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Become a shipbuilder with Utahn's new 'Hagoth, Builder of Ships' game

"The quest for exploration has gripped the beautiful land of Bountiful, creating an unprecedented boom in ship building. Under Master Shipbuilder Hagoth, apprentice craftsmen contend to design, build and sail the wisest combination of vessels for a voyage to the uncharted land Northward."

So, let the competition begin.

This is the premise of a new card/board game called "Hagoth, Builder of Ships," designed by Mike Drysdale, a Ph.D. student in Logan, and published by Mayday Games, owned by Seth Hiatt of Clearfield.

You build your ships by collecting cards that fit together to form the design, explains Drysdale. But before you can sail your ships, you also have to collect wood pieces for them. The bigger the ship, the more points you get for sailing it, but along the way other players can sabotage your work, taking your wood, sending you back, etc.

"It's a great family game," says Hiatt. "There's a lot of interaction; it's not like four people playing Solitaire at the same time. And it works for all ages. It's listed for 8 and up, but some of my younger children have played it."

The game plays in 30-45 minutes, works for 2 or more players and sells for $22.95. The artwork was done by Scott Wakefield, who lives in Logan.

" 'Hagoth' just came to mind one day," says Drysdale, in explaining how he came up with the game. Those who know their Book of Mormon may recognize the name. "There are three verses about him." The book of Alma tells about Hagoth building ships and sailing off into the unknown. One ship came back but went out again, and Hagoth and his ships eventually disappeared.

"I thought about that, and about using cards to build ships," says Drysdale. "The next day, I took a sheet of paper and wrote it all down. Then I took some bits of paper and made cards, and my wife and I started playing." With a few refinements, that's essentially the game he has now, he says.

Drysdale has been a game-player all his life.

"I played a lot up through high school, then got too busy. About two or three years ago, I got back into it, but with the idea that I'd like to create and design games." He joined the Board Game Designers Guild of Utah, where the feedback and interaction have been helpful, he says. It was through the guild that he met up with Mayday Games.

"I knew I wanted to do something that involved building," he says. "Those are my favorite kinds of games. I love 'Dominion,' and there's a mass-market game called 'Heroscape' that I play a lot."

The Book of Mormon connection is fun for those who know it, says Hiatt, "but this really isn't considered a Mormon game, other than the name. Those who don't know Hagoth look at the box and think it might be the Vikings. So, we think it will have wide appeal."

He is planning on taking the game to three major game conventions this summer, including one in Germany.

"Mayday is just getting into board games," he says. "We've also done one called the 'Space Junkyard Board Game,' which comes from Israel." The company was started, he says, to produce game accessories, such as protective plastic sleeves for cards, replacement tokens and such.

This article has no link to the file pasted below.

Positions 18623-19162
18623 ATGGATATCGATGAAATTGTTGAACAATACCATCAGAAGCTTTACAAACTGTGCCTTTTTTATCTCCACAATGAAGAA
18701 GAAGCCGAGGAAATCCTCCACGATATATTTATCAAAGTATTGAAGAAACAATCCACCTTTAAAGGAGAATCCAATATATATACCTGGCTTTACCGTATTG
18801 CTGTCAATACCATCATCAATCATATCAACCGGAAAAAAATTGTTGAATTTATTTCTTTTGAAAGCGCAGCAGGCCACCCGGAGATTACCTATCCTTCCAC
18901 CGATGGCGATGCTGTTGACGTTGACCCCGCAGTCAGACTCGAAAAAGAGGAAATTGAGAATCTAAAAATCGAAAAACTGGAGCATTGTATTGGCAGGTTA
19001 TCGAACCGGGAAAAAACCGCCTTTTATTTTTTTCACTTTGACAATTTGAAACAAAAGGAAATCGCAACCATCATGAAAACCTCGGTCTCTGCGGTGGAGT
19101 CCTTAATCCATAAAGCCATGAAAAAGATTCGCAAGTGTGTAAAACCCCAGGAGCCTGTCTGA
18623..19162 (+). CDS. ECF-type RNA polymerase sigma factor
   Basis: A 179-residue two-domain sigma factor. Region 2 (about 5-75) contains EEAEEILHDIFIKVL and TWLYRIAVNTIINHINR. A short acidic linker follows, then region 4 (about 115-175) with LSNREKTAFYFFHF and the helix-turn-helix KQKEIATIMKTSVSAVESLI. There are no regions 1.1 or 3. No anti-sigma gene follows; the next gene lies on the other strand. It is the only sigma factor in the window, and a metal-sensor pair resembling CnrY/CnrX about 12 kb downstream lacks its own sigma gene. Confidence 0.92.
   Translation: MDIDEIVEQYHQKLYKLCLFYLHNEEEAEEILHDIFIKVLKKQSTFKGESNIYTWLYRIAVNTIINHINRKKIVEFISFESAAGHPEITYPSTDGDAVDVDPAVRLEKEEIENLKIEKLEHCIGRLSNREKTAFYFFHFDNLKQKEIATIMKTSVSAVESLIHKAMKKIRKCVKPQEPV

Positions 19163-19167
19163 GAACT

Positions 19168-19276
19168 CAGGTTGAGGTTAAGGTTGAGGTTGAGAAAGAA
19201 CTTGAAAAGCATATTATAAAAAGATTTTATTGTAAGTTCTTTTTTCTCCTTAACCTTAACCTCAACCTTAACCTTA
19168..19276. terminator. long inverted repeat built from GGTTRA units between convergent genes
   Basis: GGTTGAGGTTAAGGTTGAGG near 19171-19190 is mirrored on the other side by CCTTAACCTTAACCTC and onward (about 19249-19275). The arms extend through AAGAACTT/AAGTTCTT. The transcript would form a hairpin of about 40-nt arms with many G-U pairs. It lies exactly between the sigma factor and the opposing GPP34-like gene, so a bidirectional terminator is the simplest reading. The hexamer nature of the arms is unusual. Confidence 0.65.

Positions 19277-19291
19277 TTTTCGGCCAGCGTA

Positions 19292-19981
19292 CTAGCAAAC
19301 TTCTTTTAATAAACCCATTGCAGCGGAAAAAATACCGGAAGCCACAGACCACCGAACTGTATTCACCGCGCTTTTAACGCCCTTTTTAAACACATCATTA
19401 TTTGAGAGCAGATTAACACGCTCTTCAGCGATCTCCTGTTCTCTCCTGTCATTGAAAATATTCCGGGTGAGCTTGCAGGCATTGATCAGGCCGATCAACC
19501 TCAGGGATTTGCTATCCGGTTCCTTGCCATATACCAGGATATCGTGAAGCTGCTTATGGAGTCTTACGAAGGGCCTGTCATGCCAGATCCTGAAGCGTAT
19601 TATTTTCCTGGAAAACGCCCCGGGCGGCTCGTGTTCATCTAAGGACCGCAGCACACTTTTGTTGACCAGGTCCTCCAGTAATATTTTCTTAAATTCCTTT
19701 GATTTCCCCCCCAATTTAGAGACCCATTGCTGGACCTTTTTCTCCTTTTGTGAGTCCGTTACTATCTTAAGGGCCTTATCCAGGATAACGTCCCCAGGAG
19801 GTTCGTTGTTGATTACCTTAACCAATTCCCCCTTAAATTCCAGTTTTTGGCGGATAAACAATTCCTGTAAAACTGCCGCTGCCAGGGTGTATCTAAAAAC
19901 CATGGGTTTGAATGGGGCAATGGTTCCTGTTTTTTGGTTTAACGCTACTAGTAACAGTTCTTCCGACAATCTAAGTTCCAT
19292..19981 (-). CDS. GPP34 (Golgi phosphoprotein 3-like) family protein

"If you like 'Ticket to Ride,' for example, but have six people in your family so you want another train set of a different color, we do that." The accessories are mostly sold through game stores, he says.

"I think 'Hagoth' is going to have broad appeal," says Mike Compton, of Game Night Games, which will be holding a launch party for the game on May 8. "It has a lot of strong points." Members of the guild will be on hand to demonstrate and teach the game.

Drysdale is working on his Ph.D. in psychology. Does that help or hinder his game playing?

"I like to think that I've learned something about how people interact and how they react under pressure that helps a little. But mostly, you just look for a good game."

Hiatt likes the fact that there is both strategy and luck involved.

"There's actually an elegance to the game's balance. It seems like luck at first, but you realize there is some real strategy in maximizing you card usage and getting your ships in the water. But there's also a balance in the play. Who you think is going to win can change at the end; everyone has a chance to pull from behind and win."

It's just the kind of game his family likes, he says. "We love to sit around the table and play games. Sure you can watch TV and play video games, but there something that's just different when you sit at the table. I think playing games makes you more intelligent."

He makes a point of trying one new game a week. "I've always been a gamer. I grew up playing 'Risk' and trying to get my brothers and sisters to play chess with me. Then I discovered 'Settlers of Catan,' and I've never been the same. There are a lot of good games out there."

Sometimes, he says, when people find out what he does for a living, "they say, 'board games? Do people still make those?' I say, 'Yeah. And they are huge.' Just talk to anyone in Germany. Game playing is their national pastime."

If you go...

What: "Hagoth Builder of Ships" launch party

Where: Game Night Games, 2030 S. 900 East, Sugar House

When: Saturday, May 8, noon-4 p.m.

Phone: 801-467-2400


Also: Discounts and prizes will be offered